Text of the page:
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Tuesday, April 03, 2012

FOMC Minutes: No Push for QE3

by Calculated Risk on 4/03/2012 02:00:00 PM

"Several members" were concerned that the unemployment rate would be elevated, and inflation subdued in late 2014. That would suggest further action now, but, later in the discussion, "a couple of members" indicated further action might be necessary if the "economy lost momentum". So it doesn't seem like there is any push for QE3 in the short term.

From the Fed: Minutes of the Federal Open Market Committee, March 13, 2012. Excerpts:

With the economic outlook over the medium term not greatly changed, almost all members again agreed to indicate that the Committee expects to maintain a highly accommodative stance for monetary policy and currently anticipates that economic conditions--including low rates of resource utilization and a subdued outlook for inflation over the medium run--are likely to warrant exceptionally low levels for the federal funds rate at least through late 2014. Several members continued to anticipate, as in January, that the unemployment rate would still be well above their estimates of its longer-term normal level, and inflation would be at or below the Committee's longer-run objective, in late 2014. It was noted that the Committee's forward guidance is conditional on economic developments, and members concurred that the date given in the statement would be subject to revision in response to significant changes in the economic outlook. While recent employment data had been encouraging, a number of members perceived a nonnegligible risk that improvements in employment could diminish as the year progressed, as had occurred in 2010 and 2011, and saw this risk as reinforcing the case for leaving the forward guidance unchanged at this meeting.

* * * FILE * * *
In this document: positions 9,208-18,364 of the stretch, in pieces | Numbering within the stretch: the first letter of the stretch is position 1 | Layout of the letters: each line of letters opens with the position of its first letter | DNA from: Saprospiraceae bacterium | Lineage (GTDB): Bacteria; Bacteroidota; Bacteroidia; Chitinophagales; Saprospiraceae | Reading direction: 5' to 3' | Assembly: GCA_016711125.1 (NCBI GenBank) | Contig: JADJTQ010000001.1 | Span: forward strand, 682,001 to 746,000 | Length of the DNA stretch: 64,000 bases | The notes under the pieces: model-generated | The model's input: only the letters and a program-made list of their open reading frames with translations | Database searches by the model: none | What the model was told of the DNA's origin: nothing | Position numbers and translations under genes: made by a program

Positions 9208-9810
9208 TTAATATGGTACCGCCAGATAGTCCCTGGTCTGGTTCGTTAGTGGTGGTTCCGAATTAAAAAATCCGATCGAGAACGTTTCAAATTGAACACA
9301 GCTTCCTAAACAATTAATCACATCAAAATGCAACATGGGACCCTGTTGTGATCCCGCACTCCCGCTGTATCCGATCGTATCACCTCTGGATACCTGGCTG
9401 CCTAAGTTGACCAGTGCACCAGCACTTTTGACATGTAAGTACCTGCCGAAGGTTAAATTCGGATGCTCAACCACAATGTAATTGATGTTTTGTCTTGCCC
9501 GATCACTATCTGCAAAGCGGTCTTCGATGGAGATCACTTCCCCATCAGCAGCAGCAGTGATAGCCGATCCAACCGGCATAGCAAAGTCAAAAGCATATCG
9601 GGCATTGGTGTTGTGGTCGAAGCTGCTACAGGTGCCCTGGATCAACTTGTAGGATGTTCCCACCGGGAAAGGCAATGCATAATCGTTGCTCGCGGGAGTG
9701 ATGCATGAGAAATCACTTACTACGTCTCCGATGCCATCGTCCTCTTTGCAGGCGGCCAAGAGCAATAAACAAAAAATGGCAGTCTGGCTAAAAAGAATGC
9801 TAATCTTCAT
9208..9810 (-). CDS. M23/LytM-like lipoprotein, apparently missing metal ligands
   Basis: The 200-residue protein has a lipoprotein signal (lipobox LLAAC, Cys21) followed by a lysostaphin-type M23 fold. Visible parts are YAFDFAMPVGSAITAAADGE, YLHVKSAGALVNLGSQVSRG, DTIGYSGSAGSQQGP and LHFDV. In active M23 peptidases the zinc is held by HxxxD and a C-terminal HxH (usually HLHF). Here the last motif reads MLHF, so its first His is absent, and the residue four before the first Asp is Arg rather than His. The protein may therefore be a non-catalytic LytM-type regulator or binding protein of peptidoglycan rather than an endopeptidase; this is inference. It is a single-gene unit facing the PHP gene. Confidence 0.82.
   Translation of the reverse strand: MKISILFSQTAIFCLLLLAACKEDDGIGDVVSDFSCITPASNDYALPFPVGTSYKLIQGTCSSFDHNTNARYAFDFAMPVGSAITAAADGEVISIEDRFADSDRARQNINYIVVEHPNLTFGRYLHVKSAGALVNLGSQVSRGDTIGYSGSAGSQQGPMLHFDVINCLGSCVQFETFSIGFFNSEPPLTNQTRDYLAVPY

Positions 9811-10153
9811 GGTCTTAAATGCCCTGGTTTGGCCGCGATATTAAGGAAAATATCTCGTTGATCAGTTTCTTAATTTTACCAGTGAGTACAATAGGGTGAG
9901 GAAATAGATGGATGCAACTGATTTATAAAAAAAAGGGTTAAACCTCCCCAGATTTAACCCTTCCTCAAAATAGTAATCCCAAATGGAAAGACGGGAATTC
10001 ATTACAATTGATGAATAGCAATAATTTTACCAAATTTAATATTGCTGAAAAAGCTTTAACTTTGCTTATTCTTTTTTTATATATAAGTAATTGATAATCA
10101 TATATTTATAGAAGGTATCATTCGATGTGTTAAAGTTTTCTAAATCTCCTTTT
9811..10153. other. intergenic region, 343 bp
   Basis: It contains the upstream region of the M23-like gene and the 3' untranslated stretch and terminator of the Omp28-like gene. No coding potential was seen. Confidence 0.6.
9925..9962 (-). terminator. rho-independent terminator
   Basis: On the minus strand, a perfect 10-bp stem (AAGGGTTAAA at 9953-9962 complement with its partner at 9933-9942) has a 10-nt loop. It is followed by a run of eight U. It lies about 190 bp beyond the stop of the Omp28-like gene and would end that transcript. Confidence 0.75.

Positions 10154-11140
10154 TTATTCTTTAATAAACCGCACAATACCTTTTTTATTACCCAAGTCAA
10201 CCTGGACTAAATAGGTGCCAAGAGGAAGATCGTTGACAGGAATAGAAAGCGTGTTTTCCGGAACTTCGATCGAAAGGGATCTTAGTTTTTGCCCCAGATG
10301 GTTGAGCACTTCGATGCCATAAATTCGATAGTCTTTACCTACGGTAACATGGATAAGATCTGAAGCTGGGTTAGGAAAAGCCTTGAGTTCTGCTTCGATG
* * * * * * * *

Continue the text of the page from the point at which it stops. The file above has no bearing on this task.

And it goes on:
The Committee also stated that it is prepared to adjust the size and composition of its securities holdings as appropriate to promote a stronger economic recovery in a context of price stability. A couple of members indicated that the initiation of additional stimulus could become necessary if the economy lost momentum or if inflation seemed likely to remain below its mandate-consistent rate of 2 percent over the medium run.